The gist of the study is that on days when workers feel like they’re making progress on projects their emotions are positive and that increases their drive to succeed.

The opposite is true: when workers are feeling like they’re on the “hamster wheel,” working hard with little in the way of results, they feel negative emotions and their performance plummets.

And the progress that your team feels can even be small…and they’ll still feel motivated!

7 Tips For How To Motivate Your Team Through Progress

1) Set SMART Goals

To motivate your team through the feeling of progress, you’re gonna first need to work with them to set goals.

The goals you set should be SMART Goals:

  • Specific — Well defined, clear to everyone
  • Measurable — There should be a metric or some measurement to identify how you’re progressing on your goal.
  • Agreed-Upon — The goal should be agreed upon by the people working on it.
  • Realistic — The goal can be ambitious but should be within reason
  • Time-based — Every goal should have a time-line.

2) Provide Resources Necessary to Achieve Goals

You as a leader should do whatever you can to provide the resources necessary for your team to work on reaching goals.

Spend 1-on-1 time with them to discuss the goals and ask them what they need to reach them.

3) Hold Frequent Meetings To Chunk Down Goals

Let’s say you’ve got your team’s quarterly goals in place.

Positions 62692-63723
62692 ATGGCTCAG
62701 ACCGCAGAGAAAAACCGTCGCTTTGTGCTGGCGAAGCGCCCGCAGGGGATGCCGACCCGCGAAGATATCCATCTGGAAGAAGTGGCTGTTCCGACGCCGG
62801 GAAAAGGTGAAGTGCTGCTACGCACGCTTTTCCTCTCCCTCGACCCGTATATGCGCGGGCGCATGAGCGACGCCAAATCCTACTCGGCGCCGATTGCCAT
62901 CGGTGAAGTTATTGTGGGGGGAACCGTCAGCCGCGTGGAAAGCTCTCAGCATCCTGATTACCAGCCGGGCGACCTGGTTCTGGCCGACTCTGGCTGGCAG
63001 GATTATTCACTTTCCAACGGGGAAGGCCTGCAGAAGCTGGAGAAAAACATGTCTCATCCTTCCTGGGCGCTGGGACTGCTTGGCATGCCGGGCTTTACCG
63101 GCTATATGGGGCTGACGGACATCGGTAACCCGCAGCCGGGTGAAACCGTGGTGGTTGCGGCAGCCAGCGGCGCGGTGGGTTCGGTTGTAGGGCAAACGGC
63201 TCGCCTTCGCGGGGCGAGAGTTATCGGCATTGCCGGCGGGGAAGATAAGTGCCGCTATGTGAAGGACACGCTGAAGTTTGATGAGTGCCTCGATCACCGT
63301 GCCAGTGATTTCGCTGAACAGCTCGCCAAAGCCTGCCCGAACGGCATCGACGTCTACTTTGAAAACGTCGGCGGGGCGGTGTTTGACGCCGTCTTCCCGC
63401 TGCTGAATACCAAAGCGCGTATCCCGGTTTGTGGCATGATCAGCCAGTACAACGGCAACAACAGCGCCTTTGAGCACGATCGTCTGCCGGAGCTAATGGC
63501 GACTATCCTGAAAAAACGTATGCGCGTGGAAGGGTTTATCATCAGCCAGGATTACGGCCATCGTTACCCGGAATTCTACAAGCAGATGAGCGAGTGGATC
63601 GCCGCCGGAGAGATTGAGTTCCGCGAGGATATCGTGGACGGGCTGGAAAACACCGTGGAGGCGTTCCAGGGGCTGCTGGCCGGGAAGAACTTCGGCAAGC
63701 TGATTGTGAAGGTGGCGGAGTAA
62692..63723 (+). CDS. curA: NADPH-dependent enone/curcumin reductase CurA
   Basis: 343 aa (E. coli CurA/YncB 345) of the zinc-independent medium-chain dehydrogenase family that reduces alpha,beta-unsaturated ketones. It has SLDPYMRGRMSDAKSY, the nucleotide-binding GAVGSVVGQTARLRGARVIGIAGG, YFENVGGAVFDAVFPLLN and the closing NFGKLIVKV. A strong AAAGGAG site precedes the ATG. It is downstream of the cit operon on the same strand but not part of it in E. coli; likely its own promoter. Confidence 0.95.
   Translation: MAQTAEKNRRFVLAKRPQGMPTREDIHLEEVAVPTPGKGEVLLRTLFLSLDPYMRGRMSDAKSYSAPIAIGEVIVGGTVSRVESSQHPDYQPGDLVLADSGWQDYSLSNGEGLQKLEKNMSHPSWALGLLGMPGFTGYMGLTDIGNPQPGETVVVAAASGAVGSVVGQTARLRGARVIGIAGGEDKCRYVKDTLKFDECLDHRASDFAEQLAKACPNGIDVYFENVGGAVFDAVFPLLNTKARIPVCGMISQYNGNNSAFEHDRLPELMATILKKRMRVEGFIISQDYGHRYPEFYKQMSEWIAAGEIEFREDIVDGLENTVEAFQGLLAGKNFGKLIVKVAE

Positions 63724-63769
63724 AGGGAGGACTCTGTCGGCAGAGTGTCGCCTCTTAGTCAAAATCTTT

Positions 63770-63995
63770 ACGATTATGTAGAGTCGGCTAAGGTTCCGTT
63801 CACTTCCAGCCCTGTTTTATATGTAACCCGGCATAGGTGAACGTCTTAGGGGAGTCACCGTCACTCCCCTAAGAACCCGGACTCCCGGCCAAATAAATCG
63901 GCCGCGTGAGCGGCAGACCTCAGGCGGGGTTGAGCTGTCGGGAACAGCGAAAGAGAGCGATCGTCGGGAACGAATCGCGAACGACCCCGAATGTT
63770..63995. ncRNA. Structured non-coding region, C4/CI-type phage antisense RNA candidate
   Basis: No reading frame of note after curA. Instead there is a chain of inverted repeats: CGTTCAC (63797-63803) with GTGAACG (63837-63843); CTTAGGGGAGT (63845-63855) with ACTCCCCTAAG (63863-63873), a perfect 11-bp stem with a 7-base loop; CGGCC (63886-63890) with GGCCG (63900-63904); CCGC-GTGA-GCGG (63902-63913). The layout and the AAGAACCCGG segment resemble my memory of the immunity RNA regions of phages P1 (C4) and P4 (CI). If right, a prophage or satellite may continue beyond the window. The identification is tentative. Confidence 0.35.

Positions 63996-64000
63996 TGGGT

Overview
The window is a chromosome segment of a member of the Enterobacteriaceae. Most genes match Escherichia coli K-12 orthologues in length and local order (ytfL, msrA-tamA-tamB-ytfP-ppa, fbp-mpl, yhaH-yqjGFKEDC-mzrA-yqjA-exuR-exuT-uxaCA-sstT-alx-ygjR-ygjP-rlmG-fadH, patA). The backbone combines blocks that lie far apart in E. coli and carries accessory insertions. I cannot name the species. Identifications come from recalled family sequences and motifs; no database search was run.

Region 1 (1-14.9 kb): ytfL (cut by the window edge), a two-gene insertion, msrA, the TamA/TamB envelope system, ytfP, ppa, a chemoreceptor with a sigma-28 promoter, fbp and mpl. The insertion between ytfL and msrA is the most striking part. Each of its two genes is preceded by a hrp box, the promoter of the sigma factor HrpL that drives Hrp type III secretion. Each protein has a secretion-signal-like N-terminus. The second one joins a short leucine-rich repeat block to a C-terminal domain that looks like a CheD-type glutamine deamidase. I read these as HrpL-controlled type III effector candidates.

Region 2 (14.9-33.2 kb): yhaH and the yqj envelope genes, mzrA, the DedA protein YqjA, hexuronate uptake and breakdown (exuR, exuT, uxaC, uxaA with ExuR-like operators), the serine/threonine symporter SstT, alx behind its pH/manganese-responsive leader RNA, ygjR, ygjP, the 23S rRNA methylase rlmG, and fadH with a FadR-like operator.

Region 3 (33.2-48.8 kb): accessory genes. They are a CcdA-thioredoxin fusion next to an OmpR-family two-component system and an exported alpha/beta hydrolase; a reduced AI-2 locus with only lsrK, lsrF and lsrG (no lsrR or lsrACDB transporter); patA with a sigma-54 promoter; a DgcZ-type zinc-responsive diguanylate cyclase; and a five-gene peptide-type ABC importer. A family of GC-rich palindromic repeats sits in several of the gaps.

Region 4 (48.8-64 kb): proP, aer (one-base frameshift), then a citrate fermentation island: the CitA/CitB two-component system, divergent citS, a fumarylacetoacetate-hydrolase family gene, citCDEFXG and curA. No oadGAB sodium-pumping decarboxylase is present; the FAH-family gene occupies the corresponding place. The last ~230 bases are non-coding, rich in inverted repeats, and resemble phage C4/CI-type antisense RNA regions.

Now you’re gonna want to set up frequent meetings within the quarter to discuss them.

I recommend that you meet with your team either daily (or every other day) (see Daily Huddle).

In those huddles, ask your direct report to list things that they could do in THAT WEEK to make progress on the quarterly priorities.

E.g. If your quarterly goal is to close a major partnership with a single Fortune 100 customer, then ask your direct report at the start of a week what is it that they can commit to doing to moving that priority forward.

Example of chunking down the quarterly goal:

  • If it’s the beginning of the quarter, the first week’s goal may be as simple as committing to identifying the 10 Fortune 100 customers your direct report is going to go after.
  • The following week’s goal may be to telephone a contact at each of the ten Fortune 100 customers.
  • In the week after that, your direct report may agree to commit to making a proposal to a certain Fortune 100 customer.
  • Etc.

Now, as your direct report makes headway on these chunked-down goals, they will have a feeling of progress.

Remember this nugget of wisdom from my business hero Coach John Wooden (I’m paraphrasing):

Progress is not necessarily reaching your goal…progress is working as hard as you reasonably can on your goal and then letting the results be what they may.

4) Celebrate Milestones

When you reach your goals (i.e. milestones), take a moment to celebrate.

Acknowledge each and every person involved in the project…ideally with specifics on what they contributed to its success.